Sunday, December 25, 2016

A Carol Service sermon on Matthew 2:1-12

[preached at Emmanuel, Hastings this year] 

I guess we’re all familiar with this story of the visit of the wise men, which we just read.

We’ve seen them on enough Christmas cards.

And we’ve watched the slightly baffled children being shoved on to the stage in their nativity plays, dressed as the teachers’ images of oriental kings.

It’s a familiar story, so we might miss just how extraordinary this whole episode is.

These are surprising visitors

Who make a surprising journey

On a surprising search

Bringing surprising gifts.

Let’s look at some of these surprises together.

First, these are surprising visitors.

They sweep into our story and they sweep out again.

We know next to nothing about them.

Our passage calls them Magi, from which we get our word magicians.

They are maybe priest philosophers.

Wise men probably isn’t a bad description.

Certainly they are astrologers.

And astrology gets a bad press in the Bible.

In the Bible’s terms, these are not religiously orthodox people.

They’ve got some funny ideas.

Yet God invites them to the birth of his son.

And they’re foreigners.

They’re not part of God’s special chosen people, Israel.

The visit of these wise men, is a hint who God invites to himself.

They’re outsiders.

They’re slightly dodgey.

But God welcomes them.

They show us that Jesus is of worldwide, global significance.

He’s come for all the nations.

For all people.

In fact, the star is a sign that Jesus is of cosmic importance.

They are surprising visitors.


They’ve made a surprising journey.

Our passage tells us simply that they came from the East.

We don’t know where there from exactly.

The best guess is probably that they come from Babylon, present day Iraq, where God’s people had once been in exile.

If you go straight across the desert, it’s 540 miles from Babylon to Jerusalem.

Despite the spoof version of the carol, of course, they didn’t come “one in a taxi, one in a car, [and] one in a scooter sounder his hooter.”

They had to walk or ride.

The journey would have taken at least a month, probably much longer.

By the time the wise men get to Jesus he’s not in the manger any more – he’s been able to upgrade to a house.

By now Jesus is called “a child” rather than “a baby”.

Later on it turns out that the star might have appeared up to 2 years earlier.

A journey like this would have been an expensive, difficult business.

The wise men end up risking their lives for Jesus’ sake, by defying the murderous king Herod.

They tell us it’s worth taking the time and effort to find out who Jesus really is, whatever it takes.

It’s worth crossing a continent to find out about Jesus!

Thankfully, we don’t have to journey across deserts on camels, but we do need to investigate Jesus’ claims for ourselves.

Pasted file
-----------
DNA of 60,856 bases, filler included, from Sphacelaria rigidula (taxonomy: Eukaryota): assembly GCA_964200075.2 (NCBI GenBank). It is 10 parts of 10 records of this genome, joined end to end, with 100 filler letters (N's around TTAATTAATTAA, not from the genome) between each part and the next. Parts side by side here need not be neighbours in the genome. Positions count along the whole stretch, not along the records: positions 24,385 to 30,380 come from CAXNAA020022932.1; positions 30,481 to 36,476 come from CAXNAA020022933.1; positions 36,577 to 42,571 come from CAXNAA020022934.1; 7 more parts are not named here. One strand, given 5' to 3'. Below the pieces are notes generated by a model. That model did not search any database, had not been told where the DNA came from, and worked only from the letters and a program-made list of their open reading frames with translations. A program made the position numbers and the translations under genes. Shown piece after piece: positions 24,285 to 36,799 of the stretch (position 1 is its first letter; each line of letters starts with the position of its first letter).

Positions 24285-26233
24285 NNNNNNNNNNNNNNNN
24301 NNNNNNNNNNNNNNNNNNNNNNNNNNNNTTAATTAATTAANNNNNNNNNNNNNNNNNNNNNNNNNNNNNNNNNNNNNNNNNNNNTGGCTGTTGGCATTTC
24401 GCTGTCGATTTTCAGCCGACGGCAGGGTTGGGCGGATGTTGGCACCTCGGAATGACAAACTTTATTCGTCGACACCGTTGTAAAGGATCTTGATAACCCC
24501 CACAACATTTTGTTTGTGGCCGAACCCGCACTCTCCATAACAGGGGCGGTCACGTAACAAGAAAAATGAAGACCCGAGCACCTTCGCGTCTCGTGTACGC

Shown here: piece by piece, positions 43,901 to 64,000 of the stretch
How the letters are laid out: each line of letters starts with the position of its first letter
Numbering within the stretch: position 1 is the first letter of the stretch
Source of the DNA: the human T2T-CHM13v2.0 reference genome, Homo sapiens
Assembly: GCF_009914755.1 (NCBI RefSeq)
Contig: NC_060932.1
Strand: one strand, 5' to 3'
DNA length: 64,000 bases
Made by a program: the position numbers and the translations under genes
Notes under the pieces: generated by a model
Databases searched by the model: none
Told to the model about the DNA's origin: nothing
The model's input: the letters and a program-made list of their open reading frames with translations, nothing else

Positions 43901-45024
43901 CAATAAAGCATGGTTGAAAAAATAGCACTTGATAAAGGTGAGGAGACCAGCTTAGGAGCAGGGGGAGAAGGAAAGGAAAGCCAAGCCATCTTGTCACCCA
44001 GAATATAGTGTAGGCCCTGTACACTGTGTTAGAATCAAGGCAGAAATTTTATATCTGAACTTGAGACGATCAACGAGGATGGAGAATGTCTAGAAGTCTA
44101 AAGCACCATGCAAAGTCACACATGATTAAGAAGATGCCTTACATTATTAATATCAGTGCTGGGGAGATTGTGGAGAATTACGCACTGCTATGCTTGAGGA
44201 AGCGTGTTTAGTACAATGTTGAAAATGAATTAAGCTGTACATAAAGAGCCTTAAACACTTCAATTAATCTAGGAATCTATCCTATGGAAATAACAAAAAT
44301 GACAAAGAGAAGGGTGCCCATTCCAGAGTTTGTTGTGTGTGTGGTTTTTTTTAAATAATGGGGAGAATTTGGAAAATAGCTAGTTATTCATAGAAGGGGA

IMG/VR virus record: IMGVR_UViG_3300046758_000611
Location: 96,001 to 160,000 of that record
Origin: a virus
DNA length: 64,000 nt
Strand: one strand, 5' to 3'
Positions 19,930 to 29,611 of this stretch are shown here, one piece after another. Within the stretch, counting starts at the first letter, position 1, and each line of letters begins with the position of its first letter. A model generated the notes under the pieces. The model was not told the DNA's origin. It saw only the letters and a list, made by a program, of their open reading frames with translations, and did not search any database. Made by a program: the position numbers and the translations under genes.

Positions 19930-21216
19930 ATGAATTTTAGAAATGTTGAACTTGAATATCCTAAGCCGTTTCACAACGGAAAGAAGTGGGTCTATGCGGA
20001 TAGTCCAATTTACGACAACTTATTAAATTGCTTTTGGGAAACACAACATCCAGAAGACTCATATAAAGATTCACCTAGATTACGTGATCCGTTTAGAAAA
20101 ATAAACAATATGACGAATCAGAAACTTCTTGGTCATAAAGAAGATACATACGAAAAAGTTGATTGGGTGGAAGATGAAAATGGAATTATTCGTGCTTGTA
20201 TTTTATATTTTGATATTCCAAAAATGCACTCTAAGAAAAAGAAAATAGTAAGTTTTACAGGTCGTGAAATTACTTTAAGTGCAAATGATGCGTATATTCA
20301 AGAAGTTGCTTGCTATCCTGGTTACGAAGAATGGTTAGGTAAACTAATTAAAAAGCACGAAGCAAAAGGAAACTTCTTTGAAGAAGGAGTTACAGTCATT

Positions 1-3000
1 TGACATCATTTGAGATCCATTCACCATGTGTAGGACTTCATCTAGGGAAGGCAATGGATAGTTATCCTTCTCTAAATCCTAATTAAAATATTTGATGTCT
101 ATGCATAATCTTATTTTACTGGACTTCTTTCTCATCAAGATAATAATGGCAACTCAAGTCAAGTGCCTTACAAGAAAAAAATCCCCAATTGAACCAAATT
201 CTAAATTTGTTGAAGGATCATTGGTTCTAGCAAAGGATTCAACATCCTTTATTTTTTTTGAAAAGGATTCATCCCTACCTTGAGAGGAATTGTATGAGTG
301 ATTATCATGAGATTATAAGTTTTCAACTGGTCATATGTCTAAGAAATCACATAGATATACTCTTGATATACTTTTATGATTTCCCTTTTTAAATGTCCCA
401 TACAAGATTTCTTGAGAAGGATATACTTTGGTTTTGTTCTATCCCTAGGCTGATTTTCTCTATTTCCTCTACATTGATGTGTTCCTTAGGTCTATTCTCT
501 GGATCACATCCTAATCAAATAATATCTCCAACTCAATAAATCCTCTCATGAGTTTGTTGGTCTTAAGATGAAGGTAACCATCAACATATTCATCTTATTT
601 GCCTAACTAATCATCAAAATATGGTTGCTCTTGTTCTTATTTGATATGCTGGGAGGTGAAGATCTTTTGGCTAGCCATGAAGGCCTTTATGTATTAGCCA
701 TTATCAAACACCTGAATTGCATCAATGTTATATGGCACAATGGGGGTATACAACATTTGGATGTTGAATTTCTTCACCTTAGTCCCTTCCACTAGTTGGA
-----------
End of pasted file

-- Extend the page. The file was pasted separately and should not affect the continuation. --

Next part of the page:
For us, it’s relatively easy.

Like those at Herod’s court, we have the Bible readily available.

We only have to make it as far as the church here to find out more about Jesus.

There’s a corny old car bumper sticker which says, “Wise men sought Jesus – they still do”.

They are on a surprising search.

We sometimes talk about these wise men as the 3 kings.

This passage doesn’t tell us they were kings.

And it doesn’t tell us there were 3 of them.

This is actually a passage about 2 kings – King Herod and King Jesus.

The wise men ask Herod, “Where is the one who has been born to be king of the Jews?”

Now, Herod, of course, is the king of the Jews.

When they ask for the King of the Jews, Herod thinks well, that’s me!

And he doesn’t welcome the idea of a vacancy!

Herod knows that the wise men must be seeking the Christ – that is, the long-awaited rescuer king, whom God had promised.

The one who would bring in God’s kingdom in all its fullness and put everything right.

He is going to be the ruler who will shepherd the people of Israel.

Jesus will be a totally different sort of king from Herod.

He will provide for and protect his people.

In the very next section of Matthew’s gospel, Herod sends in his soldiers to kill all the baby boys in Bethlehem.

Herod kills his people.

In contrast, Jesus will die for them.

This is a search for the true and ultimate king, the Saviour of the world.

Lastly, these wise men bring surprising gifts.

They give Jesus gold.

It’s a present fit for a king.

And remember Jesus is an ordinary peasant boy.

After all, he was born in the outbuilding of a one star-hotel!


Frankinsense / incense

In the Old Testament incense was offered to God as a symbol of prayer

The wise men bow down and worship Jesus.

It seems they recognise him as more than a mere human being.

Jesus is God come in the flesh, who deserves our worship.


Spice used in embalming the dead

We’ve got 4 children and they’ve received all sorts of gifts over the years, but they’ve never been given a toy hearse or a cuddly undertaker.

Jesus was born to die.

He had come to die in the place of all who would trust in him, that they might be forgiven.

Jesus remains a surprising king.

This Christmas I want to encourage you to seriously investigate for yourself who he is.

You might find that he surprises you. 

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